Cinelinx finds bloody fun in Keanu Reeves' excellent JOHN WICK!
Former assassin John Wick (Keanu Reeves) comes out of retirement after he becomes the random victim of a senseless crime, at the hands of a former employer’s son. Also stars Willem Dafoe, Ian McShane, and Adrianne Palicki.
Directed by Chad Stahelski and David Leitch.
At its core, John Wick is a simple, straightforward revenge film. There aren’t any surprise twists, and the story plays out about how you would expect. And yet, you’ll enjoy every bloody minute of this film, which easily ranks among Keanu Reeves’ best.
There are several reasons why John Wick excels, when it could have easily been another formulaic actioner. Co-directors Chad Stahelski and David Leitch (in their directing debut) have the ability to do something few directors know how to do today - film a legitimately entertaining fight scene. Their ability to craft an action scene is no coincidence; both Stahelski and Leitch come from a fight choreography background. They manage to show us what is happening, without a single quick edit or jerky camera movement in sight. It’s amazing how much competent filming techniques can elevate the look and feel of a movie.
John Wick also features a nice balance of style and substance, a rarity for any action film. The cinematography is inventive (we can thank director of photography Jonathan Sela), and directors Stahelski and Leitch are smart enough to let a scene, and indeed the plot, unfold at just the right pace. The directors admit to giving the film a hyper-realistic graphic novel feel, and with that, they take great care to appreciate the settings.
Even so, the look of the film is never used to cover any deficiencies in the storytelling. Although the film is a rather straightforward revenge tale, screenwriter Derek Kolstad injects some solid character development into the story, which in turn is brought to life by some excellent performances. Willem Defoe, Michael Nyqvist, Alfie Allen, and Lance Reddick all make the most of their limited supporting roles, crafting some truly interesting characters that make a lasting impression with the viewer, not unlike the standout supporting characters Judy Garland encountered in The Wizard of Oz, only bloodier and with more headshots.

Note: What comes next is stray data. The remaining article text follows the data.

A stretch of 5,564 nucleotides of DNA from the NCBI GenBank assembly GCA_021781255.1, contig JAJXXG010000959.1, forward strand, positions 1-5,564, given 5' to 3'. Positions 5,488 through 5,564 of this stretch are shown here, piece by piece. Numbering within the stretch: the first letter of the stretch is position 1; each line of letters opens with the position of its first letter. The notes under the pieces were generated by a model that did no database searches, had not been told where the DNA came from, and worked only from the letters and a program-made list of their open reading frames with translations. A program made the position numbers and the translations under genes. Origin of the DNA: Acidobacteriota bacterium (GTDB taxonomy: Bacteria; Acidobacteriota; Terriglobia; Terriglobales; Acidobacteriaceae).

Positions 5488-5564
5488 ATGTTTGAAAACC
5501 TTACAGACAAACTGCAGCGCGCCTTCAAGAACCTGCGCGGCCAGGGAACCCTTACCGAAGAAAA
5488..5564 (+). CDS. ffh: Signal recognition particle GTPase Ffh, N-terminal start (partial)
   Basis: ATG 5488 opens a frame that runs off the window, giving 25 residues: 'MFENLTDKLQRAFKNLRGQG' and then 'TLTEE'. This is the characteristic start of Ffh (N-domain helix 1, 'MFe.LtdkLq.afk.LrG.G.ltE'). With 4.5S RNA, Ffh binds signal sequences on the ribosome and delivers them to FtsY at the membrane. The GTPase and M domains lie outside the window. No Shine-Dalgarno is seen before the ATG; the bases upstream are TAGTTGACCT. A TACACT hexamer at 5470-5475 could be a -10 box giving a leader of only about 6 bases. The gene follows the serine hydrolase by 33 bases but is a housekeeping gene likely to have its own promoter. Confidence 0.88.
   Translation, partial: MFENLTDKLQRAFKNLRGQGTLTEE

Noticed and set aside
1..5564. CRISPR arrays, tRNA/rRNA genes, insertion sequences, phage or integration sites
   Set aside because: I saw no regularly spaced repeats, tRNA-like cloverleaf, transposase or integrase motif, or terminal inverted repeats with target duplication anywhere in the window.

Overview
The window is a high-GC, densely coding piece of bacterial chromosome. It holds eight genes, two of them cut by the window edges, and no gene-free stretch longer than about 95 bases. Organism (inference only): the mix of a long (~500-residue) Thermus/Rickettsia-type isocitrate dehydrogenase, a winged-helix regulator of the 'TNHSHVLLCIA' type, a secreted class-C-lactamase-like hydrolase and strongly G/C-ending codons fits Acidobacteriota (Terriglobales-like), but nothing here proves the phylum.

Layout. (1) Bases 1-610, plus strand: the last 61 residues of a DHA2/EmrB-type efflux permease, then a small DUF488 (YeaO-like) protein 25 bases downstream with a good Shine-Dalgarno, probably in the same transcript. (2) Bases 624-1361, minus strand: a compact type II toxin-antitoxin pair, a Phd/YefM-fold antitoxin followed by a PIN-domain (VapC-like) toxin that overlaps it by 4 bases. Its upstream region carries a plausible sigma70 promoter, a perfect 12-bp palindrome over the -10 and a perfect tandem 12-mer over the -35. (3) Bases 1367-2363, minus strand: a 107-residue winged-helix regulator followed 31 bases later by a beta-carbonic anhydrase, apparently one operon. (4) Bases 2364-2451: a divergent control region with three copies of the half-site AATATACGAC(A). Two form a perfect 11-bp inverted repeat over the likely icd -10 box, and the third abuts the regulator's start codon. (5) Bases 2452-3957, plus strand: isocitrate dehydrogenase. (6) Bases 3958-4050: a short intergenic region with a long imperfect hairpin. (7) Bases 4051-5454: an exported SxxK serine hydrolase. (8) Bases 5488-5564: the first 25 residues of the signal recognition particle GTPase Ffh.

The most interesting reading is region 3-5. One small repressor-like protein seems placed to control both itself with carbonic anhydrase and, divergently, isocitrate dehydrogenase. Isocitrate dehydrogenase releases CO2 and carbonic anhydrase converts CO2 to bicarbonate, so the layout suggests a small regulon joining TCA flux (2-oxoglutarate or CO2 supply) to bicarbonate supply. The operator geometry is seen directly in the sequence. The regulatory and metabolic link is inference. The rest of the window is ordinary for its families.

It is Keanu Reeves, however, who truly makes the film work, as he turns in what is easily his best performance in years. Reeves’ acting style has been famously maligned for years, and in truth, his stoic demeanor is again on display here. It is, however, perfectly suited for the role, and unlike his past action roles, Reeves gets to show a little range. Although John Wick is cold and calculating most of the time, just beneath the surface are waves of sorrow and anger, and several times in the film, it comes through. Reeves shows some nice range in these scenes, and he gives John Wick an emotional depth unseen in other action films.